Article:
Zoe entered the garage wearing a very long face.
"What's wrong, Zoe?" I said. "I can tell by your face something's up. What is it?"
"Nothing." Zoe has mastered the art of using as few words as possible. It could be because she's twelve and in the tween years. It could be because that's just a side of her. Either way, it annoys the stink out of me. Sometimes, I let it go, but the face she'd chosen to put on that day urged me forward.
"No, before we go pick everyone else up, tell me what the problem is," I said. I opened my car door and slid into the driver's seat.
"Mom, I don't want to do my gym presentation."
I felt relief, as always. So many other, far more wicked and egregious alternatives, pirouetted through my mind in the few seconds it took her to answer. This one, this simple answer, I could handle.
"Why not?" said Talia. "It's not that bad."
"And your presentation is good," I added.
"I don't know," Zoe said. "I just don't." She lugged her backpack into the car and slammed the door, then adjusted her belongings and leaned to get the seatbelt. I couldn't move the car until she was strapped into the seat.
"Well Zoe, think of this," I said, craning my neck so that our eyes could meet. "In April, when I go to that writing conference with my friends, most of the day I will be sitting and listening to speakers tell me how to be a better writer and what I need to do to get my work published. But there will be a small sliver of time where I will be speaking because I signed up for an agent pitch."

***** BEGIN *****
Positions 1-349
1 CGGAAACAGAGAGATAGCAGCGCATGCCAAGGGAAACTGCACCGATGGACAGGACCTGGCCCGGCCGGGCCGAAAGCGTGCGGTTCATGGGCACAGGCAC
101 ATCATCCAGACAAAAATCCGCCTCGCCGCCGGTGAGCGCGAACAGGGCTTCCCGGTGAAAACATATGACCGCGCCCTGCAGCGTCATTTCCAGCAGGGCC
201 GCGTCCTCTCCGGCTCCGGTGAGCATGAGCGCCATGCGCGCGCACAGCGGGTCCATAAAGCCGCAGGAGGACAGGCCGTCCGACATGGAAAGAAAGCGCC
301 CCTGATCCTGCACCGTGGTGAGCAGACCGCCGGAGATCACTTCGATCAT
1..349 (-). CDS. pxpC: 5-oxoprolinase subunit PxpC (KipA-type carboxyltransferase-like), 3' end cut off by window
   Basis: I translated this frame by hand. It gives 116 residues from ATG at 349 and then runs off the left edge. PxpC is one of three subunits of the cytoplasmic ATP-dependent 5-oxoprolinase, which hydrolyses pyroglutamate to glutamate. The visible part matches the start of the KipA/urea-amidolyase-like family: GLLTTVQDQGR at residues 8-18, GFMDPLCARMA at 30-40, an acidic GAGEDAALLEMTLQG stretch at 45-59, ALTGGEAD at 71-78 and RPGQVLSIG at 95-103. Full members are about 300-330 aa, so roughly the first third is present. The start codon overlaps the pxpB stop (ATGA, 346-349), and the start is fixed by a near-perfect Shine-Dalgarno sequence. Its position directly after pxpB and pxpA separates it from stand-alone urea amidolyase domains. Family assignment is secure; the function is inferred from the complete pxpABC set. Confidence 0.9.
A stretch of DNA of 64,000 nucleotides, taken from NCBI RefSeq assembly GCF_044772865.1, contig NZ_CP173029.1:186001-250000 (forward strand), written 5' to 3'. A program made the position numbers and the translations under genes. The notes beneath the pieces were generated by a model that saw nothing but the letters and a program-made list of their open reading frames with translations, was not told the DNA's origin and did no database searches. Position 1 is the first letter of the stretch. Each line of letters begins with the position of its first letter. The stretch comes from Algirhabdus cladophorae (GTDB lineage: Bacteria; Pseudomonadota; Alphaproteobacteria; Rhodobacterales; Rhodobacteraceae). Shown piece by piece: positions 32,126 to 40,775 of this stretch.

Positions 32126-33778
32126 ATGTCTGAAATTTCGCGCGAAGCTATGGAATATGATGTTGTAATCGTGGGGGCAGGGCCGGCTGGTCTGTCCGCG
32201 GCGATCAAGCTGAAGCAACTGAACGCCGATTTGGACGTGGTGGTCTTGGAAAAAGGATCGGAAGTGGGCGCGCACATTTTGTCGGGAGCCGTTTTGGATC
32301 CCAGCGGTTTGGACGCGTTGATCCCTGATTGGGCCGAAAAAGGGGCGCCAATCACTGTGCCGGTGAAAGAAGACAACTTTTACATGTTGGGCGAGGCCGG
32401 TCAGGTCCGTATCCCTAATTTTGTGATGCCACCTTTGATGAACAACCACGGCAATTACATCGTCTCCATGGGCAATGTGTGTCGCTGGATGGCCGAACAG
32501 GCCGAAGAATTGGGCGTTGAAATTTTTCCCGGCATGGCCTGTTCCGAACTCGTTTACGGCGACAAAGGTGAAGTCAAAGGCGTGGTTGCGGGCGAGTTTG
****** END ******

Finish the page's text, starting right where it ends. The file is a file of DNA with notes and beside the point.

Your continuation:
"And?" said Zoe.
"During those few minutes, I have to get up, in front of an agent I have never met, and attempt to sell her my story. I need to make her want to read my book so badly that she says, Yes, send it to me. The chances of her doing that are really slim, though. I'm sure I'll be sweating bullets, don't you think?"
A thoughtful look passed across Zoe's face and she whispered, "Yeah."
"And you get to get up in front of a group of friends to give your presentation, a group you know will be kind. That isn't so bad now, is it?"
I turned the key of the ignition. Time was ticking by and I had to get the other carpoolers. "So when you do get up there, think of me and what I'll have to do. If you do, you'll get through it. I promise."
"I know. Thanks, Mom." Zoe smiled again at me.
"You're welcome." We drove away.
But not before enormous bells began to sound off in my head. I had successfully transferred Zoe's panic out of her own body, but had sent it in the wrong direction, into my own.
A pitch! I need to get my pitch together! Sweet holy manna from heaven, I need some help. I gripped the steering wheel and hoped against hope the girls didn't notice how white my knuckles had become.